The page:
You’ve probably heard the saying, “Silence is golden,” which in business terms sometimes equates a lack of complaints from customers or clients as a sign of satisfaction. You may even embrace the notion when managing customer relationships. But associating silence with customer satisfaction can be a risky proposition.
The relative quiet you attribute to a lack of complaints could be the sound of a client who is shopping your services or products to your competitors. Silence can mean a lack of a relationship. Customers who are engaged and value your services usually provide feedback, ask questions and connect regularly. Sometimes it’s noisy.
Even under the best of circumstances, it’s difficult to retain customers. A study by NewVoiceMedia found that 86 percent of customers stick with a company if they have an emotional connection. However, only 30 percent of those polled said they had such a connection with the companies they did business with in the past year.
Two-thirds of customers reported that they’re willing to switch brands because of a poor customer experience, NewVoiceMedia’s research revealed. The study cited four main reasons why customers fire a company they do business with:
· Feeling unappreciated
· Unable to speak with a person to get answers to questions
· Experiencing rude, unhelpful customer service
· Being passed around to multiple people when there is a problem or issue
Suddenly, the “sound of silence” can be unnerving rather than comforting.
MassMutual recognizes the importance of customer engagement and has created a platform, mutualvoice, to regularly engage customers, collect their feedback and act on issues and suggestions as quickly as possible, at times instantaneously. With the help of Medallia, we built mutualvoice to get closer to our customers, learn more about them, and deliver what they really need and want – sometimes before they even know what they need or want. The platform facilitates a dialogue with our customers, helping ensure that their voices are considered in every decision we make.
As part of mutualvoice, MassMutual assembled a word cloud to measure the relative satisfaction or dissatisfaction through the words our customers used to describe their experience.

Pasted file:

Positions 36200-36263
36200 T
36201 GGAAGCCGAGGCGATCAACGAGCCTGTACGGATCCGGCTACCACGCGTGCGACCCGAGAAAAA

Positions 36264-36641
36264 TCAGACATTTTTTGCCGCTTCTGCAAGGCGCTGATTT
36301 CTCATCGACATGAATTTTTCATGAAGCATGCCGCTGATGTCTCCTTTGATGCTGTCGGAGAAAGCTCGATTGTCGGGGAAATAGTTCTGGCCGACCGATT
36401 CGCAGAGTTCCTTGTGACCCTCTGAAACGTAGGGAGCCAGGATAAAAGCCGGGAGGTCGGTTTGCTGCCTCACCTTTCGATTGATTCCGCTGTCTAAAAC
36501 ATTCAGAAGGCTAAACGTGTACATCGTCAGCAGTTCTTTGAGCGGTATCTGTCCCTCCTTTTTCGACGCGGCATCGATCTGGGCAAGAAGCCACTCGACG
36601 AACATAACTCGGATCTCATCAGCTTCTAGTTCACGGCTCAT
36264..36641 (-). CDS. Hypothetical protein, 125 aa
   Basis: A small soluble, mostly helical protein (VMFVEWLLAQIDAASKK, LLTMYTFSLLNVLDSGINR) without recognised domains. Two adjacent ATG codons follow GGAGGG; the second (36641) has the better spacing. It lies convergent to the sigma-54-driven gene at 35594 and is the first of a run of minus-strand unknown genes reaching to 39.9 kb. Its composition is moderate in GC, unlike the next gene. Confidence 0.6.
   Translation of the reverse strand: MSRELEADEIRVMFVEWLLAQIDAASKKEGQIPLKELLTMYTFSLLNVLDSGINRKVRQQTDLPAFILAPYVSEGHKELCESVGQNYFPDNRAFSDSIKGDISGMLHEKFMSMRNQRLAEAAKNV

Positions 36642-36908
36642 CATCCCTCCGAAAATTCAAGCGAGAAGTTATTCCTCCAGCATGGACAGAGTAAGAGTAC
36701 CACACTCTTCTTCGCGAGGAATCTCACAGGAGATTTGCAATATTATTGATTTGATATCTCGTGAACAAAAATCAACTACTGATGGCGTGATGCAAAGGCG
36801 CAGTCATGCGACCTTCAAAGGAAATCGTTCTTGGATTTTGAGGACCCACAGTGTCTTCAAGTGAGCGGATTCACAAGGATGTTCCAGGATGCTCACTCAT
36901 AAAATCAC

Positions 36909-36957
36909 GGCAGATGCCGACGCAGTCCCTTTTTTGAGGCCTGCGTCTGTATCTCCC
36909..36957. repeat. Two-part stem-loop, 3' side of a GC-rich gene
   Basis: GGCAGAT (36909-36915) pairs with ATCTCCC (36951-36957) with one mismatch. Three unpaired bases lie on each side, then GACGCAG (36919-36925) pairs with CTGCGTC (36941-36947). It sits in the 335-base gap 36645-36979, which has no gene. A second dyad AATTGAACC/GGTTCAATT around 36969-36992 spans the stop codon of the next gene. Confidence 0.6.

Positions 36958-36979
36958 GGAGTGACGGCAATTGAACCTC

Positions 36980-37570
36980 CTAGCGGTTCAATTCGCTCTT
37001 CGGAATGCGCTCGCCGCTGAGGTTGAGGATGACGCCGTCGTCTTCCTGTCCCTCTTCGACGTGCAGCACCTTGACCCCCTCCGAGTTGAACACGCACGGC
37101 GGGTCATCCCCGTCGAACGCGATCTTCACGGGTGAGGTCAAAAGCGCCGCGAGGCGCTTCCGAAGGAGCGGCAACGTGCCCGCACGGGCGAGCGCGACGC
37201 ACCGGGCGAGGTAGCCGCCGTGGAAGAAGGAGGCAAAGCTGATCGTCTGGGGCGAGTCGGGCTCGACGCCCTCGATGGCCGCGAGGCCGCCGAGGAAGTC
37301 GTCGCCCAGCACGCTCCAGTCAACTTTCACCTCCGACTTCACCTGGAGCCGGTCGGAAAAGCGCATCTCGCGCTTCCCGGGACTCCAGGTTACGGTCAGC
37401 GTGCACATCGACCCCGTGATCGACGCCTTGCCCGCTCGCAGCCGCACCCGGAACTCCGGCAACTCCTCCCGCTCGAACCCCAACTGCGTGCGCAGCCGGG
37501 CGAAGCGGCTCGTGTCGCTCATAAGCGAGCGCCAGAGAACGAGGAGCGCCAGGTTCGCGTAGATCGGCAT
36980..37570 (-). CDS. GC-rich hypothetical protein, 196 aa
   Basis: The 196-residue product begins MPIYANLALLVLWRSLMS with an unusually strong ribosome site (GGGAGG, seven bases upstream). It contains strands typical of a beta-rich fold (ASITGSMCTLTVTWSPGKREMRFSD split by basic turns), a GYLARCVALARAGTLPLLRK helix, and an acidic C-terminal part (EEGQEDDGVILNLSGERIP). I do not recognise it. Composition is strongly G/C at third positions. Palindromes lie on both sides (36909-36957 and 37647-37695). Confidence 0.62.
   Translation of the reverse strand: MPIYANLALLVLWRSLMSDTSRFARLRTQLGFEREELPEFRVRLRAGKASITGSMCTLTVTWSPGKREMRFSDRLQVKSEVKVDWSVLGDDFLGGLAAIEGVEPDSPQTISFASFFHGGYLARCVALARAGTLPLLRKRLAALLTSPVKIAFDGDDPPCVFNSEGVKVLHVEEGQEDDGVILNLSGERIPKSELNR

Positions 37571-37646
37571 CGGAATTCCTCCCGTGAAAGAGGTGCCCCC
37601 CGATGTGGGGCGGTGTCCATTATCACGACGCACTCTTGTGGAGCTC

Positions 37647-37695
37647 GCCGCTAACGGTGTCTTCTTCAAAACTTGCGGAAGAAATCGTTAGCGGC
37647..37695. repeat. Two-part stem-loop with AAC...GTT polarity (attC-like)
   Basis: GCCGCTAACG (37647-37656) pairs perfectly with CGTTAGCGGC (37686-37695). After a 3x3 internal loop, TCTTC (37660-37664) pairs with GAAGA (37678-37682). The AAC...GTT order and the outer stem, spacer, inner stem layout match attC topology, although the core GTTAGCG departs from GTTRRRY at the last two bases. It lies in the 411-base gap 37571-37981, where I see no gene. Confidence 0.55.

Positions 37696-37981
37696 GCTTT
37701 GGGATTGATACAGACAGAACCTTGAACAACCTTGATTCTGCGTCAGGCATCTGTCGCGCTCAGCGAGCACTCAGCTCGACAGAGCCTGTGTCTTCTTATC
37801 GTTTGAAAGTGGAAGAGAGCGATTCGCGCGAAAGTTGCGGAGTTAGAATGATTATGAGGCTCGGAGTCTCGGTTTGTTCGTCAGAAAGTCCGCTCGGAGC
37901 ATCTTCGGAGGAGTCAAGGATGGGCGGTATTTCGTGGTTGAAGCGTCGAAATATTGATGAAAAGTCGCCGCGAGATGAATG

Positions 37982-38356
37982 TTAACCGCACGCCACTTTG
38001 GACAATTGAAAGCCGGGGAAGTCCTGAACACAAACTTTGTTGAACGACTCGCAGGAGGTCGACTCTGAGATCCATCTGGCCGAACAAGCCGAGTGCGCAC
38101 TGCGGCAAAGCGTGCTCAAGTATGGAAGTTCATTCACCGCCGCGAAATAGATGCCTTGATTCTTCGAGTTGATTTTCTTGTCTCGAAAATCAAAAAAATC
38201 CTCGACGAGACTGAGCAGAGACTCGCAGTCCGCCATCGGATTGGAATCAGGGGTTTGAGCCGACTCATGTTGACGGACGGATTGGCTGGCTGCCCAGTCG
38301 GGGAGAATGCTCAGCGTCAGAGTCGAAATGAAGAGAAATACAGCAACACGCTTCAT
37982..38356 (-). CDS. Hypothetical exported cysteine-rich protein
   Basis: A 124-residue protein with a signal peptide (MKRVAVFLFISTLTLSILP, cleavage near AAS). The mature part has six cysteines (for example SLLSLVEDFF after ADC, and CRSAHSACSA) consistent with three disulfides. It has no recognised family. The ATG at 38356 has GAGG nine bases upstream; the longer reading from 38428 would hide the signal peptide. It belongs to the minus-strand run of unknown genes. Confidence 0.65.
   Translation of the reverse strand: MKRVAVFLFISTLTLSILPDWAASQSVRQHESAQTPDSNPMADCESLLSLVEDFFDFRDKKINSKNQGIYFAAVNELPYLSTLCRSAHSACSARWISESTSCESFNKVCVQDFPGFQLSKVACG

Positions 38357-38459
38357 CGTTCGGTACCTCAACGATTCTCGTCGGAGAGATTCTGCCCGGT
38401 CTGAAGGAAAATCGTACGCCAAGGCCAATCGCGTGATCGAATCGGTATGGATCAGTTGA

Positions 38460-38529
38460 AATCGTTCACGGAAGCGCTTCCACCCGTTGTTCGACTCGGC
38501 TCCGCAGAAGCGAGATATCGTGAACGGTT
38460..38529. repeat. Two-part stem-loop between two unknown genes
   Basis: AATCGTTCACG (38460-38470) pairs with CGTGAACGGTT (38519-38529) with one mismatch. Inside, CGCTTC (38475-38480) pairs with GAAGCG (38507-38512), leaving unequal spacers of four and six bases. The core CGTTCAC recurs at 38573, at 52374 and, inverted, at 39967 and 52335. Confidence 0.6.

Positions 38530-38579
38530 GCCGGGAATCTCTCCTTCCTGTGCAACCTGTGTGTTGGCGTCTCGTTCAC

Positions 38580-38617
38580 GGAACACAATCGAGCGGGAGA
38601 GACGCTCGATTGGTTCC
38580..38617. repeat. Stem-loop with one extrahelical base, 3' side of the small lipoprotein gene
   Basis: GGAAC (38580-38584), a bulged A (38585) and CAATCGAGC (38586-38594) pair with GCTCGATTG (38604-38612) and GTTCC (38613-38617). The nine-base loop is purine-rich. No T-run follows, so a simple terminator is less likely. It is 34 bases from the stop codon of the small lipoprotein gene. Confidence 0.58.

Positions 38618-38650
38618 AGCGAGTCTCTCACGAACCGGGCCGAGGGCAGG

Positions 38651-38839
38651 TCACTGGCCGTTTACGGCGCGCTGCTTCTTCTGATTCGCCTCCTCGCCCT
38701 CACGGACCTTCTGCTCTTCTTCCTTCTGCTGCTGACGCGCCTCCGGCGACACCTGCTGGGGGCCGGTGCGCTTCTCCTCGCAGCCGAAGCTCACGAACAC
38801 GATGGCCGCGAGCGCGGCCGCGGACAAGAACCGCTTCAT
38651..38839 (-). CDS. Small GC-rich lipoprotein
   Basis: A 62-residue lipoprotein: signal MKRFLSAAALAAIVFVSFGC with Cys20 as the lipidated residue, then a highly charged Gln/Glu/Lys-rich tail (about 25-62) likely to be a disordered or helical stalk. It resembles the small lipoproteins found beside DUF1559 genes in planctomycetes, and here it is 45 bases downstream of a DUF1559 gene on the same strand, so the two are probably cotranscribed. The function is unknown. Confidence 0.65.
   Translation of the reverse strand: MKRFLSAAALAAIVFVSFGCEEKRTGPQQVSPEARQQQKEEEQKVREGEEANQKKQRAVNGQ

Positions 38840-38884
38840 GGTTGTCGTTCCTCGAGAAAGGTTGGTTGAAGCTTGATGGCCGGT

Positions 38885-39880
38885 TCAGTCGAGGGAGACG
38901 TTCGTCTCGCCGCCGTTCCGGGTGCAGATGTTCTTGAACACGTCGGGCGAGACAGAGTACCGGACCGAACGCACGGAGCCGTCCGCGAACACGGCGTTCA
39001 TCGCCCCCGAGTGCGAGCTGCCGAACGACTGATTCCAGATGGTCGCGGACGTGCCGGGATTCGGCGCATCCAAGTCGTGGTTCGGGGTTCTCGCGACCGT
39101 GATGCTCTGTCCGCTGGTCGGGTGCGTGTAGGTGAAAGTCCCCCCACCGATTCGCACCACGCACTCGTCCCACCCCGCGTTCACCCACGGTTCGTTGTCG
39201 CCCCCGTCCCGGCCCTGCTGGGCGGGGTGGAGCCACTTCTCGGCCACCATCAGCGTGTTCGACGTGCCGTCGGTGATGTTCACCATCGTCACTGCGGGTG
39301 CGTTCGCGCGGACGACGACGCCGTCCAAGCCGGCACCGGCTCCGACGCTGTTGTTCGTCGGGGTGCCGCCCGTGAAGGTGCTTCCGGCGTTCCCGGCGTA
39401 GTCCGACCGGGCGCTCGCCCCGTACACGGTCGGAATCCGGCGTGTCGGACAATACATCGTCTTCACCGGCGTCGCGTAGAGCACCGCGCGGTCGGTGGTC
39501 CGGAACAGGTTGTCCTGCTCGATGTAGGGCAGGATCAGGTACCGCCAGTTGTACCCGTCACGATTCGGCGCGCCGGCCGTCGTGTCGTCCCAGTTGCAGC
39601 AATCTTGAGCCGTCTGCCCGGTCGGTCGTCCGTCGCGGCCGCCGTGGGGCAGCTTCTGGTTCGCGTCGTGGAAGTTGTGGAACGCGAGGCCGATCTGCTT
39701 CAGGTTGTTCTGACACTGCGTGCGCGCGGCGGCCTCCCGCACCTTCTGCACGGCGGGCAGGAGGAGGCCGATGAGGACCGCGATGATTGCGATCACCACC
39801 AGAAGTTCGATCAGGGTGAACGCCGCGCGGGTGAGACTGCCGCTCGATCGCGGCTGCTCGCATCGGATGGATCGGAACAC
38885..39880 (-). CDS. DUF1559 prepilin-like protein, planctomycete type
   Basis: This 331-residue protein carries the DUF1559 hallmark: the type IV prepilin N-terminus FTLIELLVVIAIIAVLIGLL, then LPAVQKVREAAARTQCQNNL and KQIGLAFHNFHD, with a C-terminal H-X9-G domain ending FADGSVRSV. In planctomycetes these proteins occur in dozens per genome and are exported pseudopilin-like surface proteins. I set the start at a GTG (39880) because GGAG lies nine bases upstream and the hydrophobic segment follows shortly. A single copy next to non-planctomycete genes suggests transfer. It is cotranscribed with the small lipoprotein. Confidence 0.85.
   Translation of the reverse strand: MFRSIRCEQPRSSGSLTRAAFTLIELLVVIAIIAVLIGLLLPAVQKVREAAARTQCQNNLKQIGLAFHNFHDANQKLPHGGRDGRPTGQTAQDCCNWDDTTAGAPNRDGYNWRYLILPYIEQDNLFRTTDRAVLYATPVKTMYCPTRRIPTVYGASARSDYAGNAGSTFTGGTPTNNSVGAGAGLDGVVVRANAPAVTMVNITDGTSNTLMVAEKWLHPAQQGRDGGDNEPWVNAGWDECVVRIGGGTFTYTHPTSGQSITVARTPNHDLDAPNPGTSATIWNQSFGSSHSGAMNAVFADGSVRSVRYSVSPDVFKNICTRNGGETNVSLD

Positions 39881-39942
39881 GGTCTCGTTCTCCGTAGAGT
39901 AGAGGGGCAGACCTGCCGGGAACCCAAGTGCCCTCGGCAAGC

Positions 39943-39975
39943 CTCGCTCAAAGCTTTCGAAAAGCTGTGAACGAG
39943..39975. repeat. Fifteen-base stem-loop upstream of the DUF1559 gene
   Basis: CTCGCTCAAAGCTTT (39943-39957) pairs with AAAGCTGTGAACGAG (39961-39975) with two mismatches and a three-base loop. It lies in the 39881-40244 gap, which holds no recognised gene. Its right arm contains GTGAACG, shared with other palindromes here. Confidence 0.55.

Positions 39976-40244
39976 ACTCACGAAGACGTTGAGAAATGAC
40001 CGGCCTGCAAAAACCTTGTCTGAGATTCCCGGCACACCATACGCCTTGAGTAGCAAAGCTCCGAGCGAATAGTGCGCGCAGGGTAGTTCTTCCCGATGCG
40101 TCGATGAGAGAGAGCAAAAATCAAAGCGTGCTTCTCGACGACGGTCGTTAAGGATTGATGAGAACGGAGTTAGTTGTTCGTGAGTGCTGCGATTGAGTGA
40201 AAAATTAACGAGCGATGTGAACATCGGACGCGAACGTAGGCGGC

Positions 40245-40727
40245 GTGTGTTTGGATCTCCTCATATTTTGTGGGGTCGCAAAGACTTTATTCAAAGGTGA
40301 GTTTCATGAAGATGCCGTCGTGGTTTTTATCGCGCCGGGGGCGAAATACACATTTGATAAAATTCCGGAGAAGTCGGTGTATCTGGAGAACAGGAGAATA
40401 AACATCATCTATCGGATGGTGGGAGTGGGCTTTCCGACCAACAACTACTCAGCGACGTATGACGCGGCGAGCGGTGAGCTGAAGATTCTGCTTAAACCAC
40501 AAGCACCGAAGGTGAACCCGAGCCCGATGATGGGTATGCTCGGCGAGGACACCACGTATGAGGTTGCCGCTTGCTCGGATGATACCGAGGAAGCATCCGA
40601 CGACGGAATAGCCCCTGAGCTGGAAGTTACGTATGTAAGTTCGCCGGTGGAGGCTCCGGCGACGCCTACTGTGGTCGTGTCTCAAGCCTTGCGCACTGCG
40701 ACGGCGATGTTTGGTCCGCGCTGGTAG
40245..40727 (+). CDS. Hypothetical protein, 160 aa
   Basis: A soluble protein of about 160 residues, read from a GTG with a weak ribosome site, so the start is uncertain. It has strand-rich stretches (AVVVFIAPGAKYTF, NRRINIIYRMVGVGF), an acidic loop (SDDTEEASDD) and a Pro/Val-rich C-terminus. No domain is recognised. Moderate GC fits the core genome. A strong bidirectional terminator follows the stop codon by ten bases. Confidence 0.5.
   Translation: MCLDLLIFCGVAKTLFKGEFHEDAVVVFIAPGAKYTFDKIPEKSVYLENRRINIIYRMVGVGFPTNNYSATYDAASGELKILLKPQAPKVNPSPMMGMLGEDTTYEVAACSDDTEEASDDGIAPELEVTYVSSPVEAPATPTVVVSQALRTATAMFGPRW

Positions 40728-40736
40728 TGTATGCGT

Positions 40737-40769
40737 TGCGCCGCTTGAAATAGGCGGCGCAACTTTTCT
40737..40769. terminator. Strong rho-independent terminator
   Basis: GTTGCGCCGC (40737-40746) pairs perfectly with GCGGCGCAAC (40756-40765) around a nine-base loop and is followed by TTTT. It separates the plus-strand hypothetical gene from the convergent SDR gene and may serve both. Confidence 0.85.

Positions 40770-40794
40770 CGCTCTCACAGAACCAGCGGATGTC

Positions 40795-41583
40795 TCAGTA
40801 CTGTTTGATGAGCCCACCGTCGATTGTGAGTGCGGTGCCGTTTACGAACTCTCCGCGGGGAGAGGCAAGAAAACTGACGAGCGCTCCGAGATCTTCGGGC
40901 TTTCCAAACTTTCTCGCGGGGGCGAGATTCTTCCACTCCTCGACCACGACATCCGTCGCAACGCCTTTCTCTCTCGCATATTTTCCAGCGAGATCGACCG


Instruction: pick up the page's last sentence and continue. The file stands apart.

No, I’m not talking about a blue streak that curls your ears when a client is angry or frustrated by a dropped ball or an otherwise bad experience. I’m talking about words that clients use to describe their interactions during routine service calls that you might not suspect are indicative of a client’s intentions to stay or go. The word cloud showered us with patterns and trends that revealed a silver lining in terms of feedback.
At the top of the cloud, words from detractors were represented in red. Detractors focused more on communication issues represented by words such as “information” … “told” … “another” … and “times”. The bigger the words, the more times they were repeated and the greater the dissatisfaction with how things were going.
Meanwhile, promoters uttered words such as, “service” … “helpful” … “easy” … “great” … and “customer”. Clients mentioning the word, “times” have a “likely to recommend” score 1.2 points lower than those who did not mention the word.
The word cloud is part of how we actively listen for meaning. It’s easy to take for granted many of the thousands of interactions we have with customers every day. But when you listen for meaning and take the time to analyze the communications, deeper insights are revealed.
Words matter. And we’re working to change the words our customers use when they describe their interactions with us. If we were satisfied with silence, none of these insights would be possible.
It starts with the ability to track each and every interaction with retirement plan participants, plan sponsors and financial advisors and other intermediaries. If there is an issue, we want to know it and then be able to address it in real time, if possible.
As part of the constant listening, we are looking for trends and broader needs that we can proactively address. It’s that ability to be proactive that can separate a service provider from the pack and help build closer relationships with clients.
But you can’t accomplish that if all you’re hearing is silence. You need constant dialogue, regular feedback and willingness to listen to and act upon whatever you are hearing. Only then can you aspire to describing your client relations as “golden.”
So if all you’re hearing from your clients is silence, it’s time to start talking.
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